To accommodate construction, Shaver's Creek Environmental Center will be closed Tuesday, May 28, through Thursday, May 30.

What Is a Critical Zone and What Is the Susquehanna Shale Hills Critical Zone Observatory

For her capstone project, graduating environmental resource management student Bryn Wambaugh investigated the work being done in the Shaver’s Creek watershed by the Shale Hills Critical Zone Observatory. We are sharing a series of Bryn’s articles, written with the public in mind, to educate readers while illustrating the great research done at the Shale Hills CZO and supported by Shaver’s Creek.

Read the previous entries in Bryn’s series:
What Is Nutrient Pollution and What Are Its Impacts?
Riparian Buffers and Denitrification

The critical zone is “an environment where rock, soil, water, air, and living organisms interact and shape the Earth’s surface” (The Critical Zone). It supports all terrestrial life on Earth, regulates water quality, and provides fertile land to grow food on. Critical zones have short-term responses and long-term responses to environmental changes. Short-term responses are to events like rainfall, human activities, and land-use changes. Long-term responses are to more significant climatic and tectonic geological changes over time (The Critical Zone). Since humans depend on the critical zone for its services, it is important that we understand how human activities affect the critical zone.

Critical Zone Observatories (CZOs) examine the zone from the top of tree canopy to the groundwater. Researching the critical zone (CZ) is a way for us to understand how important processes in the CZ work, how climate change and land use changes will affect the CZ, and what we can do to enhance CZ services (Brantley et al., 2018). The Susquehanna Shale Hills Critical Zone Observatory (SSHCZO) continuously monitors three catchments within the CZO, Garner Run, Shale Hills, and Cole Farm. 75% of the Shaver’s Creek watershed is within the SSHCZO’s boundaries (Wayman, 2018). Since these catchments are continuously monitored, it gives us a chance to better understand the levels of and fluctuations of nitrate in the groundwater.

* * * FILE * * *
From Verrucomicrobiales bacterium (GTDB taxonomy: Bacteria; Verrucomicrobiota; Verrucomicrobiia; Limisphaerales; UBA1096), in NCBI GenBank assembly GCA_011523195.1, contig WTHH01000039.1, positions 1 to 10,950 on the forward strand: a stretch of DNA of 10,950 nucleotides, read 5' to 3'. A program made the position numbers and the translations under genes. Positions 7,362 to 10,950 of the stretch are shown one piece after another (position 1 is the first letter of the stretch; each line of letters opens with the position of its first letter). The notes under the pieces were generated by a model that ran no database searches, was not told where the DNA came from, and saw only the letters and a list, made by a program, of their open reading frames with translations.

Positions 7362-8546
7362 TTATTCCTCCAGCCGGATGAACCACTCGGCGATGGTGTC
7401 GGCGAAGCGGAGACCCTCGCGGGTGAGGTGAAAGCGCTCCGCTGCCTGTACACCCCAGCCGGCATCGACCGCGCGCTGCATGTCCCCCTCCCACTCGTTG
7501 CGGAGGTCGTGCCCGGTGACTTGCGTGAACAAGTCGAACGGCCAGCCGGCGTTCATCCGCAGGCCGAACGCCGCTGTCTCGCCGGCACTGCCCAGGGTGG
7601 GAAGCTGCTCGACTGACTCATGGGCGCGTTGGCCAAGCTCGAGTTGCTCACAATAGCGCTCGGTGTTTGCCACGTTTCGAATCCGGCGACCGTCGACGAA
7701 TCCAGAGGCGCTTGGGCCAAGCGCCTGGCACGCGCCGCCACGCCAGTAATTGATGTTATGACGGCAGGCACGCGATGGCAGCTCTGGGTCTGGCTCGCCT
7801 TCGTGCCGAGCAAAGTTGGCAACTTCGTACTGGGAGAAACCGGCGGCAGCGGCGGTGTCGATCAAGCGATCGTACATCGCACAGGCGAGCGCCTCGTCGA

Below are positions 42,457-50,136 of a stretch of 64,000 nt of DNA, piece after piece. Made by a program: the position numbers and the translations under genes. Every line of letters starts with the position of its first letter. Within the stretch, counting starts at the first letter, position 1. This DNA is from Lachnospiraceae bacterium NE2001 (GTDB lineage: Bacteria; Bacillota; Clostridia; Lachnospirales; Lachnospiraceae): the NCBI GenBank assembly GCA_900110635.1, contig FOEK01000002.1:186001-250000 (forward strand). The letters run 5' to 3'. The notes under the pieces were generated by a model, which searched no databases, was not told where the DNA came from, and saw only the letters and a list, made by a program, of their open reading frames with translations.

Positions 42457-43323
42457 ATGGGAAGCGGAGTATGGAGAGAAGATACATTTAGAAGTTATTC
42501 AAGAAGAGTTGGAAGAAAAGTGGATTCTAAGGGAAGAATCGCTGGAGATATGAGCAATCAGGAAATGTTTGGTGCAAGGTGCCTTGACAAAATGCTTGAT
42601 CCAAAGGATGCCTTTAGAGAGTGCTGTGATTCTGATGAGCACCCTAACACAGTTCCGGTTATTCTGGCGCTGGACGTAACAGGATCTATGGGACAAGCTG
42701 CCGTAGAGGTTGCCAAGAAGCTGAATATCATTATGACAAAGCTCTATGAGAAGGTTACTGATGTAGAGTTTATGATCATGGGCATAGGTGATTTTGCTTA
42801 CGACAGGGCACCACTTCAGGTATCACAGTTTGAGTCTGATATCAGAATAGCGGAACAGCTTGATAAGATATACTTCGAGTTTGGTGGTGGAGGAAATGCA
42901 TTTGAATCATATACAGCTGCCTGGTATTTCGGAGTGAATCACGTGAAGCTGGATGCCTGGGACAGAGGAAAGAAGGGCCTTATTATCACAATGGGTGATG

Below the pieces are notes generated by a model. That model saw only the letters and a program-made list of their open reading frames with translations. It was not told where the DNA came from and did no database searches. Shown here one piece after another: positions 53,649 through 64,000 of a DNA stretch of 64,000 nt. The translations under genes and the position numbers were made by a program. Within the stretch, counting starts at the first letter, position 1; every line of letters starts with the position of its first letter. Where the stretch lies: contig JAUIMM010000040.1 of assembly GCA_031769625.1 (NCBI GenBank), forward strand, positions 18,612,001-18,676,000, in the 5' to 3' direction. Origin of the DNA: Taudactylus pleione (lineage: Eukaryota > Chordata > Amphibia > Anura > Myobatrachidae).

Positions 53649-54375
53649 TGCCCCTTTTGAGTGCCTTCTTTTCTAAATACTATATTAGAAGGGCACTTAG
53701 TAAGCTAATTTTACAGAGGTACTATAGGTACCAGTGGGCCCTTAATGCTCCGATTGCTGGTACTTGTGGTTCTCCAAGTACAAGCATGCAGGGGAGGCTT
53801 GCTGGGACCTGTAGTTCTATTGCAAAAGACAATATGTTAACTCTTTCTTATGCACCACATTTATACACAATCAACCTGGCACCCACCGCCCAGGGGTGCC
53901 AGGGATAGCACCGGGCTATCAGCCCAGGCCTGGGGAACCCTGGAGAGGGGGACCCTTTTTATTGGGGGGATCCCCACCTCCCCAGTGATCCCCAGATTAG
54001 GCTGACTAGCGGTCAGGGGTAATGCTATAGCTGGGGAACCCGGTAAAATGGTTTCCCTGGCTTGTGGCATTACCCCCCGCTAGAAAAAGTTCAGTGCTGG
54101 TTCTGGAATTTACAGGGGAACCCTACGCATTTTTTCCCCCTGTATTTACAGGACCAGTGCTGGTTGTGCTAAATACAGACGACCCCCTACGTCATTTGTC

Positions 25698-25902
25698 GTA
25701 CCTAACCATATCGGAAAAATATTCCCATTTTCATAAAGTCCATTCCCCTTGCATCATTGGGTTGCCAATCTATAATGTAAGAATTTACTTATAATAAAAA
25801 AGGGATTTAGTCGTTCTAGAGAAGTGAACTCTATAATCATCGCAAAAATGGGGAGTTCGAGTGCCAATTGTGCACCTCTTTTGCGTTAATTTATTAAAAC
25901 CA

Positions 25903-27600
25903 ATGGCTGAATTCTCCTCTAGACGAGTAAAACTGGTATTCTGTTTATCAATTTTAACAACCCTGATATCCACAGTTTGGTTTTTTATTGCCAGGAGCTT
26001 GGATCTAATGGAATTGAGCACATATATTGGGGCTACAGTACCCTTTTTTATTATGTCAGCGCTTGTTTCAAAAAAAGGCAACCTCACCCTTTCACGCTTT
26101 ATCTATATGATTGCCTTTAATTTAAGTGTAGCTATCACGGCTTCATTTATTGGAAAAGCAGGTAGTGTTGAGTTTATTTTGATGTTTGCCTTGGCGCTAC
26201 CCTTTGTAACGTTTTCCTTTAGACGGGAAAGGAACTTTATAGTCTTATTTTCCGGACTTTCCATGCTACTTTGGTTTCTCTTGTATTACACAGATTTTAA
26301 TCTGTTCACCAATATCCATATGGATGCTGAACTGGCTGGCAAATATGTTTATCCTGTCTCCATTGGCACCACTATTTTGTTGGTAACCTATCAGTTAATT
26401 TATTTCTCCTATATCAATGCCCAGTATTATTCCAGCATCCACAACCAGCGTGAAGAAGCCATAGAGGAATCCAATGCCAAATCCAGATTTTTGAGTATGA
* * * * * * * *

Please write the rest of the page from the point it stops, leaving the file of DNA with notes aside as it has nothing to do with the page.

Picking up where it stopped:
CZOs like the SSHCZO can help us better understand the critical zone and our impact on it, and answer important questions about its processes. The next articles in this series will address specific research from the CZO and what it means for the Shaver’s Creek Watershed.


  • Brantley, S. L., White, T., West, N., Williams, J. Z., Forsythe, B., Shapich, D., Kaye, J., Lin, H., Shi, Y., Kaye, M., Herndon, E., Davis, K. J., He, Y., Eissenstat, D., Weitzman J., DiBiase, R., Li, L., Reed, W., Brubaker, K., Gu, X. (2018). Susquehanna Shale Hills Critical Zone Observatory: Shale Hills in the context of Shaver’s Creek watershed. Vadose Zone Journal, 17(1), 180092. doi:10.2136/vzj2018.04.0092
  • The critical zone: National critical zone observatory. (2012). Retrieved May 05, 2021, from
  • Wayman, C. R., & Brantley, S. L. (2018). Understanding the effects of hydrologic connectivity, land use, and lithology on land use across scales: from a zeroth order catchment to a HUC 10 watershed in the Susquehanna River Basin [Unpublished master’s thesis, The Pennsylvania State University]